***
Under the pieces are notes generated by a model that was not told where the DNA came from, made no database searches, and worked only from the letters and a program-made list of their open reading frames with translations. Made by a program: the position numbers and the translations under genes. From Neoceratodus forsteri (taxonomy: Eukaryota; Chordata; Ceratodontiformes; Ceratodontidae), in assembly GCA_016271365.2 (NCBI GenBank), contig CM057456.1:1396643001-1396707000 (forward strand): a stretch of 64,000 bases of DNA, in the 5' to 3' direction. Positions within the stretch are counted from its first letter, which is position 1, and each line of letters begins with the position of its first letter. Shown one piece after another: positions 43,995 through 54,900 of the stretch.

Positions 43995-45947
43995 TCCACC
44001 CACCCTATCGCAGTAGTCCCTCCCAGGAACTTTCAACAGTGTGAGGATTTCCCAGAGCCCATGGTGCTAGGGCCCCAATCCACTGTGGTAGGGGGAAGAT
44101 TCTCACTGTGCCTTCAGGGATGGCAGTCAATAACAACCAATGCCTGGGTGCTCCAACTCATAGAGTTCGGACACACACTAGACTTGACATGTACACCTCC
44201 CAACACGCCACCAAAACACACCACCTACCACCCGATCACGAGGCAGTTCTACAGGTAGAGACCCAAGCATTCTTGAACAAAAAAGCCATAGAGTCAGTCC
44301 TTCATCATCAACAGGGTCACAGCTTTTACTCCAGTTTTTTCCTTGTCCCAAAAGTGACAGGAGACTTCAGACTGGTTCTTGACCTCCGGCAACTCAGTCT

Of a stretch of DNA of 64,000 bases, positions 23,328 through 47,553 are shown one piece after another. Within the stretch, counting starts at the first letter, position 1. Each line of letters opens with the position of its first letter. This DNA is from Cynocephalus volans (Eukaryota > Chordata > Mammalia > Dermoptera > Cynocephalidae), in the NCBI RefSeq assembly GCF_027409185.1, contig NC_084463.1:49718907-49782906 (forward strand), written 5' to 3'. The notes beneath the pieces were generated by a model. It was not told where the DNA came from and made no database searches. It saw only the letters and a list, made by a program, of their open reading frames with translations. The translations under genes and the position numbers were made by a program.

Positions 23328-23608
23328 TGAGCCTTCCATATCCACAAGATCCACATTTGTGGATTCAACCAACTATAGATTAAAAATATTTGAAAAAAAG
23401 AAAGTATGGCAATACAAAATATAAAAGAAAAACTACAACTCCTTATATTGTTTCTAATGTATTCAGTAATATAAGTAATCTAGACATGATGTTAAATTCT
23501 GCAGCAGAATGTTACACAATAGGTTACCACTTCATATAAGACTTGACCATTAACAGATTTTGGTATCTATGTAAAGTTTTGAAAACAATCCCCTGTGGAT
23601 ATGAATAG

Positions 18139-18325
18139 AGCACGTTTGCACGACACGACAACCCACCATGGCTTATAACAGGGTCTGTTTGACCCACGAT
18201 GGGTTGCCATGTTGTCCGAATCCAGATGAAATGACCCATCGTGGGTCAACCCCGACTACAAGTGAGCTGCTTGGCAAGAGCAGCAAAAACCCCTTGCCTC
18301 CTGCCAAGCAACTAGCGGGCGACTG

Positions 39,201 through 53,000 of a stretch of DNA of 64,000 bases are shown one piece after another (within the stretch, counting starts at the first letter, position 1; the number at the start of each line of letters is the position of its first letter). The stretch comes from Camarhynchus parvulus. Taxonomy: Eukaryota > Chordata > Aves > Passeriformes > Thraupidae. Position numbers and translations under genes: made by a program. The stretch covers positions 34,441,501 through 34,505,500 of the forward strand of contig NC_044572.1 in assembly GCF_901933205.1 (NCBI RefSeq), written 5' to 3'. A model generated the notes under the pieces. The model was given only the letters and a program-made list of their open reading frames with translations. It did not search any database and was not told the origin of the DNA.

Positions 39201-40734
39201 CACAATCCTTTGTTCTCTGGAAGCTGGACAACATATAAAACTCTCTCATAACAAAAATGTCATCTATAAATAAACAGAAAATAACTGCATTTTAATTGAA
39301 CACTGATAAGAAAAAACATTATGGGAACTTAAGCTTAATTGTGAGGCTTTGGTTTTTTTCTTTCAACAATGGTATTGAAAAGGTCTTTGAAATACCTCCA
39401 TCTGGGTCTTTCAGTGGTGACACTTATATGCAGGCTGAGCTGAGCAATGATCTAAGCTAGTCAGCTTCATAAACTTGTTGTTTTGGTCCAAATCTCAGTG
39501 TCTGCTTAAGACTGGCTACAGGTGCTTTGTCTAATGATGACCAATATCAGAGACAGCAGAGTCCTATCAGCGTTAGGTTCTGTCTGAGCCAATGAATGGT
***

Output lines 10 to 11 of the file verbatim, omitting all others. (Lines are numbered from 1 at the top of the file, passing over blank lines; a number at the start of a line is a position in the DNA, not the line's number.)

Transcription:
23328 TGAGCCTTCCATATCCACAAGATCCACATTTGTGGATTCAACCAACTATAGATTAAAAATATTTGAAAAAAAG
23401 AAAGTATGGCAATACAAAATATAAAAGAAAAACTACAACTCCTTATATTGTTTCTAATGTATTCAGTAATATAAGTAATCTAGACATGATGTTAAATTCT